eardrummer records by August Prum May 2, 2017
It’s damn near impossible to listen to any hip-hop project in the year 2017 without the fingerprints of super producer Mike Will Made-It.
That familiar filtered tagline echoes out over the opening 10 seconds, “Mike Will made it” or simply “Eardrummers” signals Mike Will’s presence. And Mike Will’s presence essentially guarantees a hit.
But how did a kid from humble beginnings in Marietta, Georgia become the most prominent music producer, beyond just hip-hop, in the world?
Mike Will, born Michael Williams, found initial success by basically hanging around various hip-hop studios after dropping out of Georgia State to pursue music full-time.
Williams befriended multiple artists, forging relationships and trust with a Rolodex of ATL artists.
Mike Will became the go-to guy for beats for dudes like Gucci Mane, 2Chainz, and Future early on in his career.
It was Gucci that first recognized Williams’ talent after a run-in at an Atlanta recording studio and it was Gucci that gave Mike Will his tagline on a 2008 freestyle “Star Status”, rapping “Mike Will Made It/Gucci Mane slayed it.”
With the backing of Gucci Mane in the Atlanta hip-hop scene, Mike Will was able to meet and produce for the stalwarts of the burgeoning trap-rap sound.
In many ways, Mike Will shaped the sound of rappers like 2Chainz (who Mike has knew in his Tity Boi days) and Future.
Much like Zaytoven and Timbaland before him, Williams combines the typical rapid snares and banging bass of the trap sound with a keyboard or synth melody on top, creating a whirlwind of sound and feeling, despite relative simplicity of the instrumentation.
Mike Will stayed grinding on the mixtape scene and earning the respect and camaraderie of some of ATL’s most prominent rappers. His first major commercial hit came on Rick Ross and Meek Mill’s 2011 smash “Tupac Back”.
The beat sounds like Mike trying to imitate Lex Luger, it isn’t quite demonstrative of his specific style and skills as a producer.
Future’s “Turn On The Lights” in the same year is much more representative of Mike Will’s abilities. The bouncy, airy synths on top of rolling drums and hi hats.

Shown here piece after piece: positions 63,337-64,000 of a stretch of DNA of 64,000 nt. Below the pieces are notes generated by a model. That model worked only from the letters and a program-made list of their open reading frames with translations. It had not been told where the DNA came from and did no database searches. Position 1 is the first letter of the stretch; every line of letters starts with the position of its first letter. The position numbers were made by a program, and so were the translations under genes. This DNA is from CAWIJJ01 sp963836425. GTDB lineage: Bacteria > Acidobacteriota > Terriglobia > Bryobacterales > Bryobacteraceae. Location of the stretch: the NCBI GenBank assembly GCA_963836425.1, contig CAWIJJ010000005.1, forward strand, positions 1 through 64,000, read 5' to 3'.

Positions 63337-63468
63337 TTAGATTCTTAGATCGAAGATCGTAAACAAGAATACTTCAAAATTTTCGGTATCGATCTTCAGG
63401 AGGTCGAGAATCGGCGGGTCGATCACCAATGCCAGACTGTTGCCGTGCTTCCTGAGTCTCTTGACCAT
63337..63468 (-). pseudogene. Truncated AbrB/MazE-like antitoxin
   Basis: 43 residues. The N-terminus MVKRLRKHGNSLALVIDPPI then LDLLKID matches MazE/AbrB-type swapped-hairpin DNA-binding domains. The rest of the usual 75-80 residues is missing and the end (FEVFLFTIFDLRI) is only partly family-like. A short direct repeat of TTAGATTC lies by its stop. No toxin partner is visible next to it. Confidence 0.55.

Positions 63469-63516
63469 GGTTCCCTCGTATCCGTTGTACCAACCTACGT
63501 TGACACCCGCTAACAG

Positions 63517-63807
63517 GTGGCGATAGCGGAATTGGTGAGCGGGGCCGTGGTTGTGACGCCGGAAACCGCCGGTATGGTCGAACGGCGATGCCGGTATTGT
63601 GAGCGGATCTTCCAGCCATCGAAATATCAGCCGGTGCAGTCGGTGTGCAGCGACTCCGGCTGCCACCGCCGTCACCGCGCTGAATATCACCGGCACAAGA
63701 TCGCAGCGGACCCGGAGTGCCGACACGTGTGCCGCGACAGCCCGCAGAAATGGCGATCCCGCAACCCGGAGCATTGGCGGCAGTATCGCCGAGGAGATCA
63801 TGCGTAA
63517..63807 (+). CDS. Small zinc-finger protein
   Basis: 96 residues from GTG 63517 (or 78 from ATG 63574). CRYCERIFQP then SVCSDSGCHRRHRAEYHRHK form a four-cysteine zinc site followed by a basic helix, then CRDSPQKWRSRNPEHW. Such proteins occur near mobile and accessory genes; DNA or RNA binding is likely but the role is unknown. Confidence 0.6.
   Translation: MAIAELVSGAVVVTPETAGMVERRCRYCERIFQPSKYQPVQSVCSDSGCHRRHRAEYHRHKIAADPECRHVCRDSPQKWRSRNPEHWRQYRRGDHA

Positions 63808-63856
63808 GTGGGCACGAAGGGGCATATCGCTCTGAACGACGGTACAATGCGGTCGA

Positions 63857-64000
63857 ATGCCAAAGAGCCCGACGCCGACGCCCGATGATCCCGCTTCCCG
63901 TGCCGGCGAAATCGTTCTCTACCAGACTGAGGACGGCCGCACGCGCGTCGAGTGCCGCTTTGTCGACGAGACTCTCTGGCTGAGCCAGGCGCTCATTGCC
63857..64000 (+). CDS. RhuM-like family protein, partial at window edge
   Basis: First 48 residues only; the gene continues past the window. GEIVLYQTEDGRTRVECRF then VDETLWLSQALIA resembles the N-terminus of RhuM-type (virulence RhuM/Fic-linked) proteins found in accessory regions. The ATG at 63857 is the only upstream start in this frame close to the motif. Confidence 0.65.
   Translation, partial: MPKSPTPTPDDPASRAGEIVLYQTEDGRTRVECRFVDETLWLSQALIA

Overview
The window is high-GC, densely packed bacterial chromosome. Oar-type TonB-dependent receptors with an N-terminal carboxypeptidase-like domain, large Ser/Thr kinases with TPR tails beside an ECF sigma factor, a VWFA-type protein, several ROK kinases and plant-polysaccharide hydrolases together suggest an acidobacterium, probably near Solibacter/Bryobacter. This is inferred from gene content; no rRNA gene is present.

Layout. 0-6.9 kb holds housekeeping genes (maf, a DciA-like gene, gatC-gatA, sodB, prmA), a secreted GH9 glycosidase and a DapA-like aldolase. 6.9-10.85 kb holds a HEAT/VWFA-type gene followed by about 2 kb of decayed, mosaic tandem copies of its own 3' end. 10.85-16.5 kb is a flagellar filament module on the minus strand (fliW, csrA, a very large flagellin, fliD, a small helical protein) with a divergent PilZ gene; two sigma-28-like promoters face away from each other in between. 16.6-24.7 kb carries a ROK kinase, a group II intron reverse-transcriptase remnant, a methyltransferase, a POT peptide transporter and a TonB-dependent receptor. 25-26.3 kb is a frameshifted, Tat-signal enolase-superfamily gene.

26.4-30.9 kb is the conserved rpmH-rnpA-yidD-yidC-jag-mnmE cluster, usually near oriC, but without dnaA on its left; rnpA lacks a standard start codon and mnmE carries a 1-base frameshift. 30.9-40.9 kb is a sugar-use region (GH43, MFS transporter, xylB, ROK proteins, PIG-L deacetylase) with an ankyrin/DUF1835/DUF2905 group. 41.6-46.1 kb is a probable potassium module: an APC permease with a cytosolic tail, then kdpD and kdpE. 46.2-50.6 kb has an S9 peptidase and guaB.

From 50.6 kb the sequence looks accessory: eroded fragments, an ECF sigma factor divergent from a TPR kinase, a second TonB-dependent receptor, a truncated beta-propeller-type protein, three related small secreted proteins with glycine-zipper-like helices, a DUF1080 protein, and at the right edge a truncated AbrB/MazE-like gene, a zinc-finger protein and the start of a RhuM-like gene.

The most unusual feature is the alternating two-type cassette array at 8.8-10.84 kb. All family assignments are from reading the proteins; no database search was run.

This is what Mike Will does and the combination yields crossover hits that have both “urban” and pop chart appeal.
After his breakout in 2011, Mike Will started producing for the biggest names in hip-hop, as well as pop music.
Artists like Rihanna, Kanye West, and Miley Cyrus began to collaborate with Williams and he became the go-to guy for any artist looking for that crossover chart-topper.
To that end, in a 2013 interview with Forbes, Williams claims that not thinking about “crossover appeal”, and these various coded industry buzzwords, actively contributes to the authenticity of his music,
“Right now, I don’t feel this generation is thinking about ‘this is too urban’. It’s either cool or not; it’s not in a category, it’s not about any of that.”
This mantra is exactly what has made Williams so successful. He simply seeks to make the coolest shit possible without labels or genre defining what the product is.
On his solo studio albums, Ransom and Ransom 2, Williams clearly enjoys bringing artists from different backgrounds and genres together to create that “cool” that Williams is always seeking.
Look at Mike Will’s first major hit as a solo artist, “23” which hosts Wiz Khalifa, Juicy J, and Miley Cyrus. The juxtaposition between Juicy, Wiz, and Hannah Montana initially throws the listener off, but as Mike says, all that really matters is whether it’s cool or not.
It would get tiring and redundant to list all of Williams’ hits within the past couple years. But we’d be remiss not to name a few, if not just to show Williams’ ability to produce across the spectrum, defying genres and creating an entirely new mode of musical collaboration.
Some of Williams’ highest-charting production credits were on Rae Sremmurd’s Depeche Mode-inspired “Black Beatles”, to Rihanna’s “Needed Me”, and possibly Williams’ biggest hit, “Formation” for Beyonce.
In a July 2016 interview with the New Yorker, Mike described the writing process for formation during a freestyle cypher with Rae Sremmurd at Coachella,
“So we’re in the middle of the desert… And we’re just coming up—we just freestyle, you know?—and Swae Lee said, ‘O.K., ladies, now let’s get in formation.’ And we put it on the VoiceNote. Swae Lee’s got so many voice notes that he doesn’t even record, but I’m like, ‘Dog, we got to do that “get in formation” shit.’ That could be a hard song for the ladies. Some woman-empowerment shit. Like, ‘Ladies, let’s get in line, let’s not just fall for anything.’ I’m seeing that vision.”
This anecdote perfectly encapsulates the genius of Mike Will. He took a random freestyle line from Swae Lee, which probably wasn’t exactly said in the most empowering of women tones, and turned it into Beyonce’s feminist anthem.
Mike Will has simply taken over the hip-hop game. Hardly a popular project, beyond just hip-hop, can come out without Williams’ assistance on at least one or two tracks.
Most recently, Mike Will appeared on three songs on Kendrick Lamar’s album DAMN., cheffing up “DNA”, “HUMBLE”, and “XXX”.
All signs point to Mike Will continuing his reign on the hip-hop and pop music charts.
The dude knows what is cool, we hope he’ll keep blessing our eardrums.